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Letters: Ethics and professionalism

January 20, 2014

Dr. Brian Shue's My View ("Unnecessary for Gentlemen," Dec. 9, 2013, ADA News) was both enlightening and disheartening. The bottom line is that the profession of dentistry is not considered ethical by 40 percent of the population.

He asks, "What would our dental forefathers think?" and then discusses dentistry 150 years ago in an effort to suggest that we are doing pretty well in regards to ethics and professionalism. Many dentists such as myself feel that the profession needs to vastly improve in this regard, and that one of the main problem areas is the way in which we allow ourselves to be viewed by the public. Rather than professionally and discreetly announce our practices, the new norm is to advertise in a fashion that mimics hairdressers and personal injury attorneys. Coupon specials, billboards and problematic treatment claims all lower the profession in the eyes of the public.

Exacerbating the above is the "sales pitch/close the deal" type of practice management philosophy that masquerades for business continuing education these days. The public feels that it is being sold something that it either doesn't want, or doesn't feel should be sold. I agree with the public. Dentistry is a health care commodity. Some aspects are elective. We have an obligation to discover and treat disease and offer alternatives. That doesn't mean that we invent pathology, nor sell remedies. The public feels that we are doing both; hence our lowly approval rating (of 62 percent) as measured in the recent Gallup "Honesty/Ethics in Professions" poll.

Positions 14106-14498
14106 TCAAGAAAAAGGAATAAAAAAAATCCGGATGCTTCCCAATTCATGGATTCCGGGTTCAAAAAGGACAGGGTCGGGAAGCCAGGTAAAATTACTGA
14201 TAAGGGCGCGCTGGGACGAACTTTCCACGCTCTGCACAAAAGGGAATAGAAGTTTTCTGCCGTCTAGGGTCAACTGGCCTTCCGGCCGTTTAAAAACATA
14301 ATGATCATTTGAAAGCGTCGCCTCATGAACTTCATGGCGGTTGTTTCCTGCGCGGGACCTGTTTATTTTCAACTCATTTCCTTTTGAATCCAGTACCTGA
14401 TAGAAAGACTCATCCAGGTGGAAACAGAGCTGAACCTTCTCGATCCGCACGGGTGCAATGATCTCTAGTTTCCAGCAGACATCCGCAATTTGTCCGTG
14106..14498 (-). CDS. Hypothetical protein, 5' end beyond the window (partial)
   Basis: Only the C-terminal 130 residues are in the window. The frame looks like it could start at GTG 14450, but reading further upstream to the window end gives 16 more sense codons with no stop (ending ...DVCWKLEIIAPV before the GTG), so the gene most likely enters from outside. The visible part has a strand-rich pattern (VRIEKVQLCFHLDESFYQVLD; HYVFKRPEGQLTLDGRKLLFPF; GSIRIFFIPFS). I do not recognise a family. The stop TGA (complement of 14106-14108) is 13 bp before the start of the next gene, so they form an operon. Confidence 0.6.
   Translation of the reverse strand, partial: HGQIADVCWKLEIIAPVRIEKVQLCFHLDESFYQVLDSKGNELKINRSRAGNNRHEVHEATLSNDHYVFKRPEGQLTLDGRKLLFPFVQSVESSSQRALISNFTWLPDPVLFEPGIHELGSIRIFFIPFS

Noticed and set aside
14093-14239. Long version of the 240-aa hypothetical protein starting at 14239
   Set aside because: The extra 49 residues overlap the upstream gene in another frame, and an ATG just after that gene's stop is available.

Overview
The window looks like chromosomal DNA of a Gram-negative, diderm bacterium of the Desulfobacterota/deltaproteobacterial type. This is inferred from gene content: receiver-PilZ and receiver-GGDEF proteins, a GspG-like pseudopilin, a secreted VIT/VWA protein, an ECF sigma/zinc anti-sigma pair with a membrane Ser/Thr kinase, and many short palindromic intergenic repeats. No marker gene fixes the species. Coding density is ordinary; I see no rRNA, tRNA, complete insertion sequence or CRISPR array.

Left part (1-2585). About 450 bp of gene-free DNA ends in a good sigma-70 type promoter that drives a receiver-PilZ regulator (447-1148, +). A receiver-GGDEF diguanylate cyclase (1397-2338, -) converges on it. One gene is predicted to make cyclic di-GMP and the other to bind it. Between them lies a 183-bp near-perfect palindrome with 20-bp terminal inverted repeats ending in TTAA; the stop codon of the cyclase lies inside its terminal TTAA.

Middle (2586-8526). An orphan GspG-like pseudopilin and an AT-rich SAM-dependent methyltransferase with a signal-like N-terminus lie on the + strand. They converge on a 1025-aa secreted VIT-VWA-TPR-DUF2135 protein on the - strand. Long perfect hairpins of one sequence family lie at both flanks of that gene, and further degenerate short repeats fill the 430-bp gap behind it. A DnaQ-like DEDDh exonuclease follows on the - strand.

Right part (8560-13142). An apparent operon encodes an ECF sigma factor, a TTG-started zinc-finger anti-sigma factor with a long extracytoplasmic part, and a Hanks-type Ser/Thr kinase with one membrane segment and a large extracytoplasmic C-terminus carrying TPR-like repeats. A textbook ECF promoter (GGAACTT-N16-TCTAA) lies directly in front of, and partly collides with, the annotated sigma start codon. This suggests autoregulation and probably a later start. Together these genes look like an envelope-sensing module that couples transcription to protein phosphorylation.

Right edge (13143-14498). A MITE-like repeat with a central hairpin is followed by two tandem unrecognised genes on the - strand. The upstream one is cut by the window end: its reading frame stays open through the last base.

Norm Rosene, D.D.S.
Chico, Calif.

Editor's note: The 2012 Gallup poll findings indicate just 4 percent of respondents rated dentists as "low" or "very low" in terms of honesty and ethical standards, 33 percent rated dentists as "average" and 62 percent rated dentists "high or very high". The poll posed a single question—"Please tell me how you would rate the honesty and ethical standards of people in these different fields" and did not ask respondents about dentists' marketing or advertising practices. Dentists are not fielded each year in the Gallup poll. The 2012 results placed dentists in the top five professions for honesty and ethical standards. You can view responses for the year dentists were included in the Gallup poll.